Modern therapeutic magnets are constructed of synthetic alloys with inherently strong, permanent, static fields. Magnetic alloys are categorized by the material content. Compounds of aluminum, nickel and cobalt (alnico) are sometimes mixed with iron, copper or titanium to create field strengths of up to 0.15 T. Rare earth or super (lanthanoid) magnets when blended with neodymium and sometimes iron and boron are typically of 0.2 to 1.2+ T, or, with samarium cobalt can be even stronger, up to 3.4 T.

Magnets have become popular with the lay public for the management of acute (including post-operative) and chronic pain in humans, racehorses and domestic pets. During the last two decades coinciding with the development of the quadripolar magnetic array, community expectations of magnetic therapy have increased due to anecdotal claims of 'miraculous' healing reported in the media. Such reports have created a multibillion-dollar, consumer-driven industry worldwide, while the evidence for use of these devices remains anecdotal and insufficient for acceptance by conventional healthcare practitioners7.

Controversy surrounding the therapeutic efficacy of static magnets was highlighted in a vigorous discussion in the on-line reader response section to an editorial appearing in the British Medical Journal8. The matter of evidence for (and against) applications of static magnets evokes strong opinions which are sometimes driven by commercial interests and at other times lacking in scientific rigor. However, the quality of research in this field is steadily improving. Herein, we have restricted our discussion to static magnetic fields, and attempt to understand the literature related primarily to clinical populations with symptoms of pain of musculoskeletal origin. We compare the physical characteristics of bipolar and quadripolar magnetic arrays, investigate their purported physiological effects (which necessarily requires an incomplete review of laboratory models), and discuss the results of clinical studies using static magnets.

What are bipolar static magnets and quadripolar magnetic arrays?

Permanent static magnets come in a wide range of shapes and sizes (e.g., disc and barshaped magnets), field strengths and patterns. Many traditional therapeutic magnets are disc or coin shaped (Figure 1), often embedded in personal jewelry, mattress and pillow covers, orthopedic external supports such as neck collars and back braces, which are available to the public 'over the counter' and with few instructions for application.

A 'quadripolar' magnetic array is usually composed of four magnetic discs, arranged with alternating polarity within a hypoallergenic plastic casing (Figure 2A). Pairs of positive and negative poles repel each other across the midline of an "X" while being attracted to the neighboring opposite pole. Manufacturers of quadripolar devices suggest that the alternating attraction and repulsion force creates a 'magnetic void' in the centre of the array. The result is 'steep field gradients' purported to produce effects beyond those of simple bipolar static magnets9. Figure 2 illustrates the magnet arrangement within a quadripolar magnetic array and the field map produced by scanning 3mm above the device with a gaussmeter; and the resultant field pattern in iron filings. Comparison between Figures 1 and 2 demonstrates that the bipolar and quadripolar magnetic arrays appear to be substantially different.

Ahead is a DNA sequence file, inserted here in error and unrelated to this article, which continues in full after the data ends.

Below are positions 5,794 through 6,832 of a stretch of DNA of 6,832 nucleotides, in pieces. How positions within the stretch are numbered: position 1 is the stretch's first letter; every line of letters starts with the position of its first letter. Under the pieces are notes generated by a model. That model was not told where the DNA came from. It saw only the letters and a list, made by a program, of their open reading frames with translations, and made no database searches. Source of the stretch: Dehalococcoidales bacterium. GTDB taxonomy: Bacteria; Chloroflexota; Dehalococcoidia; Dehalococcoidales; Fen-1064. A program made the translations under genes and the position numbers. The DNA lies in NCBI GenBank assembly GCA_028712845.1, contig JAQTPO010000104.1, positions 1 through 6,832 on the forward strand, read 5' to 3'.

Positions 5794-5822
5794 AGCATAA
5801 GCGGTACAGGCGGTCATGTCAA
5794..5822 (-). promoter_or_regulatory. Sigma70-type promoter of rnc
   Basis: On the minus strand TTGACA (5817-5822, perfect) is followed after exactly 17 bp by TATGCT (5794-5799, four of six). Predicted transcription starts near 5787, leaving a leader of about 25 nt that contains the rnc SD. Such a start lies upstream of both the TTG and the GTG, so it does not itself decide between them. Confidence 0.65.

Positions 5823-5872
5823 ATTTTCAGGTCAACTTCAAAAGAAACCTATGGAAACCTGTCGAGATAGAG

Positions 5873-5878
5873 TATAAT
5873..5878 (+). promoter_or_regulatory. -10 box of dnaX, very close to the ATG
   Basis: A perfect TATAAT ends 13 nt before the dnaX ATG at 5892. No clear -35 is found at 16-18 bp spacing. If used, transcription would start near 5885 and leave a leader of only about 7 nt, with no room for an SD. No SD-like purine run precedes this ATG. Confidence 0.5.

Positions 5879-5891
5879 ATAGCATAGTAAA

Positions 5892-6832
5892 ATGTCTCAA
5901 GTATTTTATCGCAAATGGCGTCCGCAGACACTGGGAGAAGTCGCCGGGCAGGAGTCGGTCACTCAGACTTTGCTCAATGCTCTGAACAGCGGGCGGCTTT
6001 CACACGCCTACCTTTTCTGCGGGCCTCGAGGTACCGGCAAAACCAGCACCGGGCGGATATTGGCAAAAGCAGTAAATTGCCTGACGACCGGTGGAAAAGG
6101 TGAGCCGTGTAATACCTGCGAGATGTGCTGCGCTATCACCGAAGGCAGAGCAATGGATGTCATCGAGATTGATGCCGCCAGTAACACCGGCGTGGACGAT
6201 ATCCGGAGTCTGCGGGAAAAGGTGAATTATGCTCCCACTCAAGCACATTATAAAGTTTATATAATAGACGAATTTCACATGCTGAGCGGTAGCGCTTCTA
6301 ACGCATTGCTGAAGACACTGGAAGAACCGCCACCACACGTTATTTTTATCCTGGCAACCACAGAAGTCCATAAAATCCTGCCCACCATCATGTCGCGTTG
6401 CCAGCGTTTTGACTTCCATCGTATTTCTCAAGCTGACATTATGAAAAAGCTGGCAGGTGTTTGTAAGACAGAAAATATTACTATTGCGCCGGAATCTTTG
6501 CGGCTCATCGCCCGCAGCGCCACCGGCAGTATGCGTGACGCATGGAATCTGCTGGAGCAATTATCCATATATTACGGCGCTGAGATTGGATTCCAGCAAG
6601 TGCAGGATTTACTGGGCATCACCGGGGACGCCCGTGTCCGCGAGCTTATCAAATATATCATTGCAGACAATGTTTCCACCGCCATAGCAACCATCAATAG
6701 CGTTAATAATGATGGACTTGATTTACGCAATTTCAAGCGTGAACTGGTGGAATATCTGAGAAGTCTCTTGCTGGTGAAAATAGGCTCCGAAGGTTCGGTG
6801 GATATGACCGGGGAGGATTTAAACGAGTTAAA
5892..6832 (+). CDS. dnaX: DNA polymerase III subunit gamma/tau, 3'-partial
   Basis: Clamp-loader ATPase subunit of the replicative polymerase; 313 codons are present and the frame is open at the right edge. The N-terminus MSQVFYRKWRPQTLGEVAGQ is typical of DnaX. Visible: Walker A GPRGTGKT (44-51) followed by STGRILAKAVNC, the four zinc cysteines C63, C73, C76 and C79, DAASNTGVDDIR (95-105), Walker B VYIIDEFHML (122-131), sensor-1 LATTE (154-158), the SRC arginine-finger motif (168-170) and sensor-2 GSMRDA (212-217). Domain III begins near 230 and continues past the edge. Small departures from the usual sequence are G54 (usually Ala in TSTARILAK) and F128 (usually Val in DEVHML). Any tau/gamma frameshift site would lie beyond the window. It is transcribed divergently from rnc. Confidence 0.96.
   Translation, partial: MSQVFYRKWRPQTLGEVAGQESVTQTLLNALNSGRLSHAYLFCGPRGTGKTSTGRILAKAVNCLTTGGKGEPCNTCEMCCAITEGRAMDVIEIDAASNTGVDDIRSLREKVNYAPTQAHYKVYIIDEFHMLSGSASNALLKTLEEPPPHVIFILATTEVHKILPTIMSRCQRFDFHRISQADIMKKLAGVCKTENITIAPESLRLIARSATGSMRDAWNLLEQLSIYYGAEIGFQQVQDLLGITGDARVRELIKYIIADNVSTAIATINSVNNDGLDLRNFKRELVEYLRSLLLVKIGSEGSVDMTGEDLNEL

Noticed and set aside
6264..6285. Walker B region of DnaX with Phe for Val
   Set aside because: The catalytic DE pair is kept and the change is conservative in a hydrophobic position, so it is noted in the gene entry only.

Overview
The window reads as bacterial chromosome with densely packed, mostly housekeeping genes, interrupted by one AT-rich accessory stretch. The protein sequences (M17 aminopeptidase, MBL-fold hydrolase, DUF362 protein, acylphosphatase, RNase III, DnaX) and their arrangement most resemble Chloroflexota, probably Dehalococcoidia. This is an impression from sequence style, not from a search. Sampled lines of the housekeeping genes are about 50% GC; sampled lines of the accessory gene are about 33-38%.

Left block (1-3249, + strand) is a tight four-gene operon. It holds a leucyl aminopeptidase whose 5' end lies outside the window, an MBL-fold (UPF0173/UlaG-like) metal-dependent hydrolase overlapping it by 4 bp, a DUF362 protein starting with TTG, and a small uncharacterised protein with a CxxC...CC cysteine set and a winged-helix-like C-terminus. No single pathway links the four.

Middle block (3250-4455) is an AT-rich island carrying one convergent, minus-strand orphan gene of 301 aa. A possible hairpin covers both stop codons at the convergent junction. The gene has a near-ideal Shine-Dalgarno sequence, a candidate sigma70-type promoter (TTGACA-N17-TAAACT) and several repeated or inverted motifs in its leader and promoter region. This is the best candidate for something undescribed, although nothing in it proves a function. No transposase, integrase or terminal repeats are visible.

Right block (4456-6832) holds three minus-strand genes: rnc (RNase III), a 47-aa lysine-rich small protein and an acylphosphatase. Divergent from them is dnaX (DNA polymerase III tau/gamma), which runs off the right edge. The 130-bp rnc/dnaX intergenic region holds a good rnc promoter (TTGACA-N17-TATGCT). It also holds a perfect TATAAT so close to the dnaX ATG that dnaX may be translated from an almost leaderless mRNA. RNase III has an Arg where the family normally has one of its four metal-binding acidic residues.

The magnets of a quadripolar array are typically constructed from magnetic alloys, measuring less than 3 cm in diameter, weighing approximately15 grams, and generating a field of approximately 200 mT. The manufacturers recommend that quadripolar magnetic arrays are applied directly to the skin in specific locations around a painful area and left in situ as required10.

Physiological effects of static magnets

Low strength static magnetic devices are marketed not only to provide pain relief but also to address a wide range of signs and symptoms including reduction in swelling, induction of more restful sleep, stress relief and for anti-infective properties. Charged particles in body fluids flowing through a magnetic field will drift further apart (the Hall effect) and paramagnetic elements such as oxygen or aluminum will reorientate to magnetic lines of force11. However these effects are transient, minute, and may not be clinically important. Hypotheses proposed for therapeutic effects of static magnets include altering radical dependent biochemical processes, or lipid membranes, and exerting forces on cell intermediates or charged particles such as electrolytes12. These mechanisms may alter the firing rate of neurons, change the rate of enzyme-mediated reactions, affect calcium channels, or increase local blood circulation12,13. However, the supporting evidence for any of these effects is not strong4 and the issue of effect mechanism remains vexatious. Information regarding possible mechanisms of effect would assist in defining the specific conditions for which static magnetic field therapy may have benefit, optimize its application and thus promote improved research.